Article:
EVERYTHING YOU ALWAYS WANTED TO KNOW ABOUT GETTING A GRANT (BUT WERE AFRAID TO ASK)
21 Rules of Thumb Before You Apply
Are you drooling for a grant? Who isn’t, especially in today’s economy? But to get one, you’ll have to do more than daydream. You’ll have to work hard, pray hard (that’s pray, not play), and you’ll have to do your homework.
That includes educating yourself about the different types of grants, what they’re for, who’s offering them, and what grant makers expect from you before they write that mind-boggling check and send you on your way.
I’ve won several grants in my lifetime. These Rules of Thumb were inspired by actual questions people asked about how I found these grants, who wrote them for me, and what I did with the money after it was awarded. In my experience, unless the grant maker is your dear, rich uncle, there’s no easy way to get a grant. There’s no magic formula or short cut. There’s not even a set way to apply for grants.
Every single grant has its own set of guidelines, so if you want to save yourself some grief (and paper), read this article before you apply.
A pencil, some paper, a purpose, the Internet (or access to the local library) and a level head.
Brains and brain power, lots of humility, loads of faith…and a little common sense.
RULES OF THUMB
Here we go!
1. Remember that grant commercial featuring the man with the question marks on his jacket? Forget it. He’s just selling a book.
2. Understand that grants cannot and will not look for you, you must look for them. Don’t be one of those people who expect a grant to fall through the ceiling and land neatly in your lap. Be prepared to put in some serious time and effort to find the right grant for you.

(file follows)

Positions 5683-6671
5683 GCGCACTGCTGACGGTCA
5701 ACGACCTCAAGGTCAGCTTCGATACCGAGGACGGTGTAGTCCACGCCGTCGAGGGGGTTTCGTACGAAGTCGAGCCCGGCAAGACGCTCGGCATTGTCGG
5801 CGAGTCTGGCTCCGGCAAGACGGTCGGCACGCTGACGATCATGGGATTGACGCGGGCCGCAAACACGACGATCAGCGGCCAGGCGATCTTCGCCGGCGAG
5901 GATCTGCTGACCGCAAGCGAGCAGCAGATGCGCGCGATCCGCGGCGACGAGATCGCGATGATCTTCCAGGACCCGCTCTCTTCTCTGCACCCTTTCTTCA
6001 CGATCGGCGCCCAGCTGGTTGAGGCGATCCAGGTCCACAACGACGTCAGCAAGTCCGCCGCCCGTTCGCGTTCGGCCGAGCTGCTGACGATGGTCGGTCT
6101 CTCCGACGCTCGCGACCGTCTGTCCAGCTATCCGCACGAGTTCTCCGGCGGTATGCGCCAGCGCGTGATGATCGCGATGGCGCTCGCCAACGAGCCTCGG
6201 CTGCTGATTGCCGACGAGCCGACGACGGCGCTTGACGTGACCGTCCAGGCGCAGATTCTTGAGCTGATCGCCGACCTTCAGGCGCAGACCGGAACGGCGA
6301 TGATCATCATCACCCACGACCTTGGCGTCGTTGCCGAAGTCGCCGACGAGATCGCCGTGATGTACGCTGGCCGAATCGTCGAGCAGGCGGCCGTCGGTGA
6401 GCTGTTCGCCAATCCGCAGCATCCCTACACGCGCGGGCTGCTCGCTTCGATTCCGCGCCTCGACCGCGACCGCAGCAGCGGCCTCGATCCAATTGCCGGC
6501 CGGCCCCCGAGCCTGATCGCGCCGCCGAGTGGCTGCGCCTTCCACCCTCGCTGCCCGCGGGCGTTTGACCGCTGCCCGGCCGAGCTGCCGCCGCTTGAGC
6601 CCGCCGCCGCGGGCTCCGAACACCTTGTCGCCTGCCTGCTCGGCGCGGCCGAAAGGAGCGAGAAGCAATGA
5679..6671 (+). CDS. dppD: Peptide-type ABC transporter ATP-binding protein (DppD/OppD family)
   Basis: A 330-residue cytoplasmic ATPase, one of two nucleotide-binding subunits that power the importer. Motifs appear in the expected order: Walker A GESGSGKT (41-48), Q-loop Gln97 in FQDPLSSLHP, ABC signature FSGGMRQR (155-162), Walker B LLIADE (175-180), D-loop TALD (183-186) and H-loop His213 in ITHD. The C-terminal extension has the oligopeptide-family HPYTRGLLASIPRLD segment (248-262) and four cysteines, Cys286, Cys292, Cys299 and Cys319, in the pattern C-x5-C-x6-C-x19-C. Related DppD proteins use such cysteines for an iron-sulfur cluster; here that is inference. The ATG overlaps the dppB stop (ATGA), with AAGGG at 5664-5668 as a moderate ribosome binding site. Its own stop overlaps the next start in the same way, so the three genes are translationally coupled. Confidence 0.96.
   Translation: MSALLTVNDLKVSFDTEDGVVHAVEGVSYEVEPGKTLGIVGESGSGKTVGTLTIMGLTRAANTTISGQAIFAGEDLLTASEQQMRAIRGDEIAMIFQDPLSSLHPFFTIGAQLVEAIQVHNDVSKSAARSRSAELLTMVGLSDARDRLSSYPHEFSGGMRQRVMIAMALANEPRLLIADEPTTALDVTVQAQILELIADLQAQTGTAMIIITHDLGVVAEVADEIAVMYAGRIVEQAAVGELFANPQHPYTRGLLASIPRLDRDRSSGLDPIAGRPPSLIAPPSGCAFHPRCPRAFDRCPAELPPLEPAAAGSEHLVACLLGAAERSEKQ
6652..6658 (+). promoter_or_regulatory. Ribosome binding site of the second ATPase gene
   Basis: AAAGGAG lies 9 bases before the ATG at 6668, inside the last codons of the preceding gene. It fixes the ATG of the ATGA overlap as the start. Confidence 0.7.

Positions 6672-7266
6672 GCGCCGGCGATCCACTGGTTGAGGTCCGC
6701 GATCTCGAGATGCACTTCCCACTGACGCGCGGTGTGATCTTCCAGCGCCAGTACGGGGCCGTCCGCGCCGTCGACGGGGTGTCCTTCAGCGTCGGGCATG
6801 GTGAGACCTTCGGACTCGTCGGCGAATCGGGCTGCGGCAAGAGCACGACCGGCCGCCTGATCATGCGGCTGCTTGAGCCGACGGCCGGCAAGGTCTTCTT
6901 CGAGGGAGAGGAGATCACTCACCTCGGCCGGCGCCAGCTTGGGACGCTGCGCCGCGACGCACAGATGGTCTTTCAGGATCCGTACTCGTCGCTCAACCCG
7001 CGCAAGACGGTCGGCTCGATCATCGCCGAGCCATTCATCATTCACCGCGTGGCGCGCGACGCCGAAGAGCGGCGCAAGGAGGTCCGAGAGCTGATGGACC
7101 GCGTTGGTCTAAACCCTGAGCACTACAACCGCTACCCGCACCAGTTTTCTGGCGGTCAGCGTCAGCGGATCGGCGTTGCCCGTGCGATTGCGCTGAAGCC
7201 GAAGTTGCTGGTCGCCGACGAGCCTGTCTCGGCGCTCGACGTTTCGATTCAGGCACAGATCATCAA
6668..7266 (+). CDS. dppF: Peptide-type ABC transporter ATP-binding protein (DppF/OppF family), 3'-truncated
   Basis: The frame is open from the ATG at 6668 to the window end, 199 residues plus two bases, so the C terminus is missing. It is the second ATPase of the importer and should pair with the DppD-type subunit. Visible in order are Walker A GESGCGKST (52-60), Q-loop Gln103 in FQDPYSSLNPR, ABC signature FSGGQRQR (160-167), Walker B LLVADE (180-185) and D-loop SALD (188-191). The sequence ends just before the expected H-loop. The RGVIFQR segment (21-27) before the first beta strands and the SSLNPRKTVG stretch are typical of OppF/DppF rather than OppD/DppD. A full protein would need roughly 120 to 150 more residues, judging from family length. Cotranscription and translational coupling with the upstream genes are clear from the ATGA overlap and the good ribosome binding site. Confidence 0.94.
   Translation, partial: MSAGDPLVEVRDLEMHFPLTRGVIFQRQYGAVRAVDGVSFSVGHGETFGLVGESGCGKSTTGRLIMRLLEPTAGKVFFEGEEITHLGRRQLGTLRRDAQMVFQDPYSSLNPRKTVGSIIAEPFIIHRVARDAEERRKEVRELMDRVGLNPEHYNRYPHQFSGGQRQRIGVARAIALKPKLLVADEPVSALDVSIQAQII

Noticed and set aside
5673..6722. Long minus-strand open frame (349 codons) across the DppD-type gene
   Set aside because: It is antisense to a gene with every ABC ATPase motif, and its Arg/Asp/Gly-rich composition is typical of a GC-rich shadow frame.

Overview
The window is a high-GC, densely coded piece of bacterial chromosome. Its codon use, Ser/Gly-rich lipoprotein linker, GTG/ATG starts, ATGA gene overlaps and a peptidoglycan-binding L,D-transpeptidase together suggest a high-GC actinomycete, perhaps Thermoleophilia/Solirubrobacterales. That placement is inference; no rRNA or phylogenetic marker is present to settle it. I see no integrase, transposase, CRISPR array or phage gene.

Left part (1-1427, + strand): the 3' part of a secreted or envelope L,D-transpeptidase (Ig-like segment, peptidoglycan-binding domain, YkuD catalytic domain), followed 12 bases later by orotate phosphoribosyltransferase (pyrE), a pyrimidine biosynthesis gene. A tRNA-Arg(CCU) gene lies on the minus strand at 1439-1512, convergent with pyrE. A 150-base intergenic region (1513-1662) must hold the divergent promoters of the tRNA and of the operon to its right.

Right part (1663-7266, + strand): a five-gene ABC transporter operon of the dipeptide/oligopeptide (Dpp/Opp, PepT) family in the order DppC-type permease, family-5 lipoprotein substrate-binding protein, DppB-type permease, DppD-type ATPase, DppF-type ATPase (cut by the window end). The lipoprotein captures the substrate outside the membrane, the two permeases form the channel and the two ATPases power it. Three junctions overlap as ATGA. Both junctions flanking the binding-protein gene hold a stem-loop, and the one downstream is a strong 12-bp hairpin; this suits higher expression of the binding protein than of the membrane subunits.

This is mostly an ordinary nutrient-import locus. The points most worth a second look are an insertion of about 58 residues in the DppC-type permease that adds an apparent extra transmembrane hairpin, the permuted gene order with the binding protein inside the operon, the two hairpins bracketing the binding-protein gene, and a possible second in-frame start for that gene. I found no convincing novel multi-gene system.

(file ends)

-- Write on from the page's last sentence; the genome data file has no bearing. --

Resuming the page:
3. Yes, you WILL have to read. Words. Please get used to it!
4. Yes, you WILL have to think and you WILL have to write.
a. GRANT – the giving of funds for a specific purpose; a monetary aid which does not have to be repaid.
b. FEDERAL GRANT – financial assistance from a federal agency to carry out a public purpose of support or stimulation authorized by a law of the United States. ARE NOT loans, CANNOT be used to acquire property, CANNOT be used to buy groceries.
c. PRIVATE GRANTS – monetary awards that do not have to be repaid. Are more relaxed and may look at “the big picture” when they read your proposal; may be willing to take risks that the federal government will not. Make decisions more quickly, are not snowed under in bureaucracy and red tape.
d. PUBLIC CHARITY GRANTS – for charitable purposes to charitable organizations recognized as 501(c)3 by the IRS.
e. INDIVIDUAL GRANTS – Monetary or non-monetary awards bestowed upon a private individual as a type of reward or prize after meeting a specific set of criteria. Businesses, Foundations and Institutions are ineligible.
f. NON-PROFIT GRANTS – A 501(c)3 grant made to assist non-profit organizations in carrying out their specific missions. If you don’t know what “non-profit” means, don’t even think about applying for this one.
g. SPONSORSHIP GRANTS – allow individuals to apply IF they have a fiscal sponsor. The Sparkplug Foundation (www.sparkplugfoundation.org) offers just such a grant. If you decide to try for this type of grant, be sure you have a sponsor with 501(c)3 status, otherwise you won’t qualify. Period.